About Emil Maurice
Emil Maurice (19 January 1897, Westermoor – 6 February 1972, Munich ) was an early member of the Nazi Party. A watchmaker, he was a close associate of Adolf Hitler with a personal friendship dating back to at least 1919. With the founding of the Sturmabteilung in 1920, Maurice became the first Oberster SA-Führer (Supreme SA Leader).
In 1923, Maurice also became the SA commander of the newly established Stabswache, a special SA company given the task of guarding Hitler at Nazi parties and rallies. He was imprisoned with Hitler and Rudolf Hess at Lansberg after the failure of the Beer Hall Putsch.
In 1925, two years after the failed Beer Hall Putsch, Maurice and Hitler refounded the Stabswache as the Stosstrupp Adolf Hitler which was renamed, later that year, as the Schutzstaffel (SS). At that time, Hitler became SS Member nr. 1 and Emil Maurice became SS Member nr. 2. Maurice became an SS-Führer in the new organization, although the leadership of the SS was assumed by Julius Schreck, the first Reichsführer-SS. Maurice became Hitler's chauffeur. He reportedly had a brief relationship with Geli Raubal, Hitler's niece, and lost his job as Hitler's chauffeur.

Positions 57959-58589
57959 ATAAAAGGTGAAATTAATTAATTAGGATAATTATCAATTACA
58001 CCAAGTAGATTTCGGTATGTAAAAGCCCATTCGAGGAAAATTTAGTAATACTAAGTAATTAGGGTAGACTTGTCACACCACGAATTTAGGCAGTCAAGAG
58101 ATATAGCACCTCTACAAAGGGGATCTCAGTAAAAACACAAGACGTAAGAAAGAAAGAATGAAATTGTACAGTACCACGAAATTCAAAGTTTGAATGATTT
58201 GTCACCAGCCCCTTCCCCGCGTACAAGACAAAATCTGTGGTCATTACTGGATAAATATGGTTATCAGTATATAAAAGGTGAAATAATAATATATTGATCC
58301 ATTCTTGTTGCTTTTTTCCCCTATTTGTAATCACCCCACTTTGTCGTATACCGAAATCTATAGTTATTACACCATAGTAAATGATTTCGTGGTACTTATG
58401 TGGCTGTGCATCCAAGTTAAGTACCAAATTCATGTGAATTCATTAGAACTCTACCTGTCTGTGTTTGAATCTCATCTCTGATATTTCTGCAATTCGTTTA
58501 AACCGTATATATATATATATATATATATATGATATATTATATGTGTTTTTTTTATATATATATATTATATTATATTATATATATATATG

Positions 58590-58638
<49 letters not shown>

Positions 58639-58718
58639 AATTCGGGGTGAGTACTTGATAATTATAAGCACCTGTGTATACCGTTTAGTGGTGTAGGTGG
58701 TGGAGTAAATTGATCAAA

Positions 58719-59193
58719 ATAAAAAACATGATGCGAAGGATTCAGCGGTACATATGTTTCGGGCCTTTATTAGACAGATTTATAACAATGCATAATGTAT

When the SS was reorganized and began to expand in 1932, Maurice became a senior SS officer and would eventually be promoted to the rank SS-Oberführer. While Maurice never became a top commander of the SS his status as SS Member #2 effectively credited him as the actual founder of the organization. Heinrich Himmler, who ultimately would become the most recognized leader of the SS, held SS Member #168.
Maurice was with Hitler during the Night of the Long Knives— Maurice shot to death Edmund Heines and his boyfriend on 30th June, 1934. He also shot and killed Father Bernhard Stempfle, who had been talking about Hitler's relationship with Geli Raubal. 
After Himmler had become Reichsführer-SS, Maurice fell afoul of Himmler's racial purity rules for SS officers, when he had to submit details of his family history before he was allowed to marry. All SS officers had to prove racial purity back to 1750, and it turned out that Maurice had Jewish ancestry – Charles Maurice Schwartzenberger (1805–1896), the founder of Thalia Theater in Hamburg, was his great-grandfather. Himmler, who had always been jealous of Hitler's close friends from the early days of the Party, and especially of the lack of control he had over Hitler's inner bodyguards, was delighted.
He recommended that Maurice be expelled from the SS, along with other members of his family. To Himmler's annoyance however, the Führer stood by his old friend. In a secret letter written on the 31.8.1935, Hitler compelled Himmler to make an exception for Maurice and his brothers, who were informally declared "Honorary Aryans" and allowed to stay in the SS. Despite his Jewish ancestry, and his relationship with Hitler's niece, Geli Raubal, Maurice was first and foremost a loyal companion to Hitler.